A Different Best-Seller List

seven-habits-highly-coveyI’m a sucker for a book list–any book list. I’m always curious about what others find interesting enough to read. Best-seller lists tell me about what lots of people are interested in reading. That doesn’t mean I run out to buy the book, but rather that it gives me some ideas, when I talk to readers, what they might be reading. For lists that include “backlist” books, I’m always interested to find out how many of these books I’ve read, and the “holes” in the list give me ideas for things I might want to pick up some day.

AbeBooks, an Amazon company specializing in used, rare, and out of print books, came out with an interesting list recently that combines “book list” and “best-seller” list. It was their list of the 100 bestselling used books since 2000. The surprise for me was that at the top of the list was Stephen Covey’s The Seven Habits of Highly Effective People. They had an interesting explanation of why this came in ahead of more significant literary works like To Kill a Mockingbird (number 2) or one of my favorites that I did buy at a used bookstore, East of Eden (at number 44). They said, “This is a book that many people want to read, but no one wants to keep.”

Actually, that is an interesting statement, because to some degree, this must be true of every book on this list, because these all are used books. For various reasons, the original purchasers didn’t want to keep them, but others want to read them. Truthfully, there are a number on the list I would agree to this being true: Khaled Hosseini’s books, The Five Languages of Love by Chapman, One Hundred Years of Solitude, to name a few. I’m glad I read them, but had no desire to read them again or have them hanging around.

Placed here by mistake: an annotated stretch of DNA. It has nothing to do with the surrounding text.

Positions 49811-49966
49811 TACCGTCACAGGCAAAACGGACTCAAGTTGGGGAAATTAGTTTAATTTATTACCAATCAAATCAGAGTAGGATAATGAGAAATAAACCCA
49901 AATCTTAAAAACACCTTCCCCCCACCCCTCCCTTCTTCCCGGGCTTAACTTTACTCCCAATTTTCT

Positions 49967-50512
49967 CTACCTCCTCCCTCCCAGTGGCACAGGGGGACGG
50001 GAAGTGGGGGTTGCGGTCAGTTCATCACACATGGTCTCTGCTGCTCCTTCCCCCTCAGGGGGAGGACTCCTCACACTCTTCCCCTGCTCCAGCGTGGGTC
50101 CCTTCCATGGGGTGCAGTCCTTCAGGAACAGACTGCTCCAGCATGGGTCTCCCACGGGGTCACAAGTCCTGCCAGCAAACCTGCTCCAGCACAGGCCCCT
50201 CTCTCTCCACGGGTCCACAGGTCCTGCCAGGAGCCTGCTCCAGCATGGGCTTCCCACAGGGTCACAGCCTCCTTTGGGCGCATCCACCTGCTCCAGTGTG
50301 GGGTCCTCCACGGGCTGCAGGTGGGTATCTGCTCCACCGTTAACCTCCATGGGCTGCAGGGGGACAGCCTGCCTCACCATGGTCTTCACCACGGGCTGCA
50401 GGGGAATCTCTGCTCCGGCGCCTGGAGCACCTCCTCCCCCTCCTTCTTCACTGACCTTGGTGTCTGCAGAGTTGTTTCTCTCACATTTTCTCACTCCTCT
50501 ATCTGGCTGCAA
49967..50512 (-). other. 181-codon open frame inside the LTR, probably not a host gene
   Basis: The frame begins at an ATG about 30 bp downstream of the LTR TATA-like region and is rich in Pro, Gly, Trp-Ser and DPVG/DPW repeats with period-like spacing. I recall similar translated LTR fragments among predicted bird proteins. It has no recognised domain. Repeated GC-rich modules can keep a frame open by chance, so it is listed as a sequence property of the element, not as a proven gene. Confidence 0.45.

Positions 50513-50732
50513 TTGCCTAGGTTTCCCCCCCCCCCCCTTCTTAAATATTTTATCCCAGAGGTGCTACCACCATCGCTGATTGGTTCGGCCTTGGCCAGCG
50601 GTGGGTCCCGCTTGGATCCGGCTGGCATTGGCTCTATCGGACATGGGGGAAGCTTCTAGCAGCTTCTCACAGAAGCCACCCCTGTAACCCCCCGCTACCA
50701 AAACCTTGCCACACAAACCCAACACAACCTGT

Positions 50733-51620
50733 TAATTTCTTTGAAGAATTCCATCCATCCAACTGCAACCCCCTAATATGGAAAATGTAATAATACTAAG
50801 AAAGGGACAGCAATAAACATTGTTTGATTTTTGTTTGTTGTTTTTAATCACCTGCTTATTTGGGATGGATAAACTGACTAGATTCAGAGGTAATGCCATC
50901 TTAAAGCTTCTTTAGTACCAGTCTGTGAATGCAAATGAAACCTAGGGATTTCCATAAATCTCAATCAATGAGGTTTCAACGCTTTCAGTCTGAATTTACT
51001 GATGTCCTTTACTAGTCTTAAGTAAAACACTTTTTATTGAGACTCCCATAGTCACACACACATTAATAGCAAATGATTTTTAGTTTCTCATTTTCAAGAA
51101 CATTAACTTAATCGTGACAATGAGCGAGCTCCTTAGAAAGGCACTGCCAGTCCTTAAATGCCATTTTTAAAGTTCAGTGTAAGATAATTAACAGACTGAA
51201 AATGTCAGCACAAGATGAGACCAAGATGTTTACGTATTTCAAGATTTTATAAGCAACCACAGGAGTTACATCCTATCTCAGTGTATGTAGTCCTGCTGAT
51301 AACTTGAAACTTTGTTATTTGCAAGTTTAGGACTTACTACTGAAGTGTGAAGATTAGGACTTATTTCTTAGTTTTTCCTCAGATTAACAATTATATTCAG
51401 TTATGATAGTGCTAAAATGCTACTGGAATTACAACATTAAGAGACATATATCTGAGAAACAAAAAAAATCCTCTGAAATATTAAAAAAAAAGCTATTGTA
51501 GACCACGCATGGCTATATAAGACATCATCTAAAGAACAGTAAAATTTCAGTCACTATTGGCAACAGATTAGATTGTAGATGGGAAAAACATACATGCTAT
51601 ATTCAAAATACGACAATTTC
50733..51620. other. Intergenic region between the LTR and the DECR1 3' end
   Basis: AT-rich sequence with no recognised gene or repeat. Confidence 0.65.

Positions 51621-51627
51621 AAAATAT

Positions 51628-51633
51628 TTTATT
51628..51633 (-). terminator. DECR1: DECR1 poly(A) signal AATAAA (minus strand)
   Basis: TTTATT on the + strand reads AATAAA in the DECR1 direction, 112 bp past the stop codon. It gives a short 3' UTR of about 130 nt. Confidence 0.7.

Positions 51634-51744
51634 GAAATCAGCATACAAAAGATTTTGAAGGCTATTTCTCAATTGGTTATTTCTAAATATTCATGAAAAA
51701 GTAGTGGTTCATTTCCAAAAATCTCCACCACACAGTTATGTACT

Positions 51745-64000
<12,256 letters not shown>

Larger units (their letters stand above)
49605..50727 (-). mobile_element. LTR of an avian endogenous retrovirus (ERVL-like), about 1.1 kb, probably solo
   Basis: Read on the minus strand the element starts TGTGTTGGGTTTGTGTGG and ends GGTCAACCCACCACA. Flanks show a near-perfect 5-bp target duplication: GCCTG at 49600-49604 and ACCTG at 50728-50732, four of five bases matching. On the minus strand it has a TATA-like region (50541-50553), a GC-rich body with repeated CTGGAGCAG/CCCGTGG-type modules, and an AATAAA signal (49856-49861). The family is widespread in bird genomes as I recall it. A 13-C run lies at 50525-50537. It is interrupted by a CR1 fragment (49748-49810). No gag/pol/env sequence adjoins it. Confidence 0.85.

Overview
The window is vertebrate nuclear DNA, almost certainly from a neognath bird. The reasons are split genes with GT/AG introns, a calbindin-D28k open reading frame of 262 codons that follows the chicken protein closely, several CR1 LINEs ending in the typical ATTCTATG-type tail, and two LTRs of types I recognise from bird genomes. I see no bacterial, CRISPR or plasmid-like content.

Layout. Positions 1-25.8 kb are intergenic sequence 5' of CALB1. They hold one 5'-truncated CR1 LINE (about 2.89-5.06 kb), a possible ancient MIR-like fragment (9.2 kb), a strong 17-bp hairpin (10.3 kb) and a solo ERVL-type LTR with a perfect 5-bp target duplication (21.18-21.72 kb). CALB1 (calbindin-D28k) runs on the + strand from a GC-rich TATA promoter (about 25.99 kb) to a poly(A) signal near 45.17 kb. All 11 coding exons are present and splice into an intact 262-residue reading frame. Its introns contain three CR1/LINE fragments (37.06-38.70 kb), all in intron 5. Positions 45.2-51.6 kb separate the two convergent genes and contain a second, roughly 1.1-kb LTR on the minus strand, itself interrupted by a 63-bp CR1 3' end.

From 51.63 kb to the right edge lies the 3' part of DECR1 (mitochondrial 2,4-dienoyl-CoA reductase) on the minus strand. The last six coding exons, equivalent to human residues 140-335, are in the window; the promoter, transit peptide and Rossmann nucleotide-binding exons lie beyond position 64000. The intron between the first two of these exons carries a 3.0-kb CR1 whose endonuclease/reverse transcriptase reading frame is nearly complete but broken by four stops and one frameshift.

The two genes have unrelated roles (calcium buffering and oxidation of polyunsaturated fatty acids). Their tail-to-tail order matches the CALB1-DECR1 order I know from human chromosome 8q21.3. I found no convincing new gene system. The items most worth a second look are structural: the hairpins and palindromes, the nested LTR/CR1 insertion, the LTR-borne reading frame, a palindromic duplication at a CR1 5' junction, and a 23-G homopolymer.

There are some I’ve read that I wouldn’t part with (my heirs might or probably will however!): East of Eden, and anything by Hemingway would be on the list as well as C.S. Lewis and Tolkien. And there are some I’d never touch, including the recent novels of Stieg Larsson and Eat, Pray, Love. (Sorry if that offends anybody–books are like ice cream and everyone has their own taste).

Then there were some I would like to read or re-read someday. To Kill a Mockingbird and The Great Gatsby are up on myu list of re-reads. Believe it or not, I’ve never made it through Gone with the Wind and given my love of all things Civil War, I probably should some day. Freakonomics and The Tipping Point are on one of my TBR piles. I’ll probably re-sell them as soon as I read them (if I do).

One of the most interesting things this reflects is the whole world of used bookselling. The truth is that probably over two-thirds of the books I read are used, or from a used bookstore. The new books I get, I almost always buy at significant discount or get free. I think one of the commandments in my universe is “thou shalt not pay full price for a book”. This means that the person who wants to read a book but not keep it is one of my best friends!

So, are you curious how many of the books on the AbeBooks list are ones I’ve read? To make this fun, I will invite you to guess, and post the answer on Friday.

2 thoughts on “A Different Best-Seller List

  1. I’m moving, and thus I have been going through my books, deciding what to keep and what to donate. There are a lot of popular Christian books that have helped me, but I have donated them—-they were good, but I probably won’t ever read them again. There are academic books, on the other hand, that may not have helped me that much spiritually, but I’m keeping them because they have things that I may need to know, if I start teaching or writing articles, or whatever.

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